Where DP and Logic really shine is managing multiple MIDI devices and composing changes on the fly. That's why composers love them; they can make and hear changes immediately in the full arrangement without recording to audio.

    The ProTools interface is clumsy for fast MIDI changes but it can do everything you need. I often use it for backing tracks. PT is primarily an audio platform more than composing, but I compose all the time with it. For fast audio editing it's unsurpassed and you can open your sessions in almost any studio in the country. The MBox is a terrific little unit.

    I've never used Logic but I know several people who do. They say it's a fantastic platform but totally different from ProTools or even DP, so it's probably a steep learning curve. But it can't be impossible; my friends are not exactly Einstein. :D

    P.S. - you asked about Cubase... better that someone like Basso should describe it. I've never been nuts about it, but its big brother Nuendo is supposed to be pretty good.
     
  4. LSchefman

    LSchefman Member

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    I agree with Michael.

    Logic is a good program, I've used it, but DP has a little bit more professionalism happening. I have used Cubase, and I don't relate to its interface. Personal thing.

    You can't go wrong with any of the three.

    Pick the interface you like.
     
  5. KungFuLio

    KungFuLio Senior Member

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    i have to agree with the DP posters. I work every day in protools and editing is wonderful and there is elegence in its simplicity. that said, DP has all the features of pro tools and then some. when apple purchased logic i thought they dealt a heavy blow that DP could not recover from. they seem to be doing ok though. make sure you check on customer service. when i used DP 24/7 i got to the point were i hardly ever called tech support. good thing 'cause their support was really lame.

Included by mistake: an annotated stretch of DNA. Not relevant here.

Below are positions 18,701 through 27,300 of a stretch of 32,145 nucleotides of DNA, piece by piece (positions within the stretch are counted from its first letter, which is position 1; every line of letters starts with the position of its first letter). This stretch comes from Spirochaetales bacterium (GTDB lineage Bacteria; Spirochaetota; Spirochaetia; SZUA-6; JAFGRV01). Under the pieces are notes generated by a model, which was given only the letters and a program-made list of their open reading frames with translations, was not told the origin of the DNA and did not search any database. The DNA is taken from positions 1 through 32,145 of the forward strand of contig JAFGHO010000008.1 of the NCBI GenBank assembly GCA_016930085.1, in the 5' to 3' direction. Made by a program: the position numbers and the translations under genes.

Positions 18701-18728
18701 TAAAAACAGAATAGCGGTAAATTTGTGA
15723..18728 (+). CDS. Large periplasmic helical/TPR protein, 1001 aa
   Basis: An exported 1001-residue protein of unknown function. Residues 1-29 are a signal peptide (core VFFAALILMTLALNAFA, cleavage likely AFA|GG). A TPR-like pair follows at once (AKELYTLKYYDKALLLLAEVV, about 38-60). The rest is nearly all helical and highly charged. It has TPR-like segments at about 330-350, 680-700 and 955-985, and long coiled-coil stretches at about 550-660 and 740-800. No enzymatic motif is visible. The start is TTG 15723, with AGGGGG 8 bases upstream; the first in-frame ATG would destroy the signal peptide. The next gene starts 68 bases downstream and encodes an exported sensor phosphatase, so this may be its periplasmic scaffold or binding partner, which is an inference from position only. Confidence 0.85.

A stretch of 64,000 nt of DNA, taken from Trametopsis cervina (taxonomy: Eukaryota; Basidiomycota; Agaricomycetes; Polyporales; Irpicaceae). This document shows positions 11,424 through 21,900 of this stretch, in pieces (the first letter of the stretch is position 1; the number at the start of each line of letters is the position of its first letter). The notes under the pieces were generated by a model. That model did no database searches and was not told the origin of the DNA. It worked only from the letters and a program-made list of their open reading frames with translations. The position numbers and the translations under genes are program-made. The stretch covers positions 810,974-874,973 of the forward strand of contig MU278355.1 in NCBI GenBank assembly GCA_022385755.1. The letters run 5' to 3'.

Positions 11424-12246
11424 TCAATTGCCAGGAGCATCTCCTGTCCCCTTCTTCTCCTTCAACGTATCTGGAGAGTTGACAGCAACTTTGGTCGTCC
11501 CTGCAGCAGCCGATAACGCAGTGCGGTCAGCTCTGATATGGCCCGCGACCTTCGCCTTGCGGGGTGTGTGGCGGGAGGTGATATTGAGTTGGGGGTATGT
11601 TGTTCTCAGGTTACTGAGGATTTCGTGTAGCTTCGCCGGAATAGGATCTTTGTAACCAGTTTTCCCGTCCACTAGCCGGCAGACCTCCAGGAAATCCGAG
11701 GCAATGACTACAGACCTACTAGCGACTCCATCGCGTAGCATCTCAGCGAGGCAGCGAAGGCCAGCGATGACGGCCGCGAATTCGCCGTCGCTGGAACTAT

whatever you get, learn it to the best of your abilities and definately don't forget to RTFM. it will save you lots of heartache.
     
  6. MichaelK

    MichaelK Member

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    I hate guessing games, but is it "Refer To the F***ing Manual?"

    By the way, I'm a ProTools guy, not DP, but I know its limitations. Welcome to the forum!
     
  7. Orren

    Orren Member

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    Hi Simon,

    First of all, let me state my bias right off the bat. As you can see from my .sig below, I've written a book on Logic 6. So I'm pretty comfortable with it.

    But I'm also a writer for Computer Music and Electronic Musician, and I've actually got most of the packages--Digital Performer, Cubase, PTLE, etc. Finally, I have lots of friends in the biz who are very pro artists and studio owners, and use everything that I can't get my hands on (like $50,000 worth of Pro Tools HD|Accel stuff!)